But there is some work involved. To properly secure paving stones, some digging is required so each stone is partially beneath the surface, and you may even need to add a base layer of sand to help even out the surface. If you have an irrigation system in your yard, be careful not to puncture any hose lines, and you'll want to call 811, the universal phone number for homeowners to request buried utility lines, if you plan to dig more than a couple inches beneath the surface.
How much will it cost? Your bottom line depends on the size, style and material of paving stone you prefer, as well as how big the walkway is. Prices range from $1.58 per stone to more than $15 per stone. Sand is fairly cheap, costing less than $3.50 for a 50-pound bag at Lowe's.
Raised Herb Garden
An herb garden adds visual appeal to your backyard, not to mention the herbs, fruits and vegetables it can potentially yield to save you money and help you eat healthier.
Building raised garden beds may require more woodworking than you're used to, but ultimately it's a fairly simple project that consists of proper measuring and leveling, cutting wood and nailing or screwing boards.
How much will it cost? Some garden experts express concerns about pressure-treated wood for a garden bed because chemicals may be able to leach into the soil. Cedar wood is more expensive, but it has natural oils to prevent rot and ensure it will last years. A 2-inch by 6-inch by 8-foot Western Red Cedar board costs $17.72 at Home Depot, as of late June.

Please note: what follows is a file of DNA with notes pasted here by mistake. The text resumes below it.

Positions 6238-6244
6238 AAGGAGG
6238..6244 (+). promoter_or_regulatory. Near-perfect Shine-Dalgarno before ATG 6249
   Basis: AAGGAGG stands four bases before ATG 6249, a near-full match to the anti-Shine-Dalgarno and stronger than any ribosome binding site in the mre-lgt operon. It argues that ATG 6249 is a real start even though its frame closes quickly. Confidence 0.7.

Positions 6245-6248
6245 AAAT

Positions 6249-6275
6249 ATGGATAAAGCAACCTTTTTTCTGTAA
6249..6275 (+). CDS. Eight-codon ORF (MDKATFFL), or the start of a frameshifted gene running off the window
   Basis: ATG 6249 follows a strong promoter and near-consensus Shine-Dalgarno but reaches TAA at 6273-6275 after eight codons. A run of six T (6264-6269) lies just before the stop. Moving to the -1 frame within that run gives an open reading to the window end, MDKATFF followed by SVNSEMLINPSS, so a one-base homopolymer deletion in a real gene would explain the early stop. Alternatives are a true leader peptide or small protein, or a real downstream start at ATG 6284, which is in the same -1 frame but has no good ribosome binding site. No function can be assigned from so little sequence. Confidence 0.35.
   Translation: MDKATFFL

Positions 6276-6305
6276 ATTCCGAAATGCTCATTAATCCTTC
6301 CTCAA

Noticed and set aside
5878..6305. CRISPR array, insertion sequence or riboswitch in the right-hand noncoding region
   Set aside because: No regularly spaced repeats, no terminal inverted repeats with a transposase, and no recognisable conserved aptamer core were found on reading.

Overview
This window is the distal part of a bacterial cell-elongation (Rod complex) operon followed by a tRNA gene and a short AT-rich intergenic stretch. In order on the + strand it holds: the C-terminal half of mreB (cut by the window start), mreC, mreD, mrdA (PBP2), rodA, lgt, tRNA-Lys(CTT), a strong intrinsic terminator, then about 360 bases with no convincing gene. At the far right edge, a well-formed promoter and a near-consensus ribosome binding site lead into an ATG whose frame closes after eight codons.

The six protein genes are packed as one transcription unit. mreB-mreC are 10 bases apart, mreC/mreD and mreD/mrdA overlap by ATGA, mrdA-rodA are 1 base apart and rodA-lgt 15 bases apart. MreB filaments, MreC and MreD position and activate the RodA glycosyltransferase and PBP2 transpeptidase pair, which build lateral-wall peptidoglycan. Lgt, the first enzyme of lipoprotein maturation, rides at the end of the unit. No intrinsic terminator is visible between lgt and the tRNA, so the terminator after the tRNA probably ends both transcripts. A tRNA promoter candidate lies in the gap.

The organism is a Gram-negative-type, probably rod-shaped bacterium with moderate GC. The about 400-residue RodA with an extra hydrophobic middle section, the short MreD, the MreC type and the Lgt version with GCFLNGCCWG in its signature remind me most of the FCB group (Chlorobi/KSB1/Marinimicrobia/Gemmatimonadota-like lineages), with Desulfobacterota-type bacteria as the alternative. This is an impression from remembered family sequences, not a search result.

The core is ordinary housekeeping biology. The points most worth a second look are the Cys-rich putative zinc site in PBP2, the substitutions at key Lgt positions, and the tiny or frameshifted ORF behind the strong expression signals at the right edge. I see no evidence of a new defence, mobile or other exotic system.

Read:8 Ways to Upgrade Your Front Porch. ]
Private Patio Area
If you’ve been trying to spruce up your patio area for a while but can’t achieve the look you want with decor, consider adding a partial wall that can help distinguish one sitting space from another, as well as provide some additional shade for part of the day.
Wood pallets can be bought or even salvaged, and you’ll want to find a couple that measure at least a few feet on each side to be able to build a wall with enough height and depth for privacy. You’ll also need additional pieces of wood – measuring the full height of the planned wall to secure the pallets, plus some shorter pieces to serve as feet and add stability.
How much will it cost? You could get wood pallets for free from a store or company that uses them for shipping, or even online through Craigslist or a local flea market, though they’re popular and you may find them hard to come by. Uline sells pallets in various sizes and groupings, including a minimum of five 48-by-48-inch pallets, at $30 per pallet for a total of $150.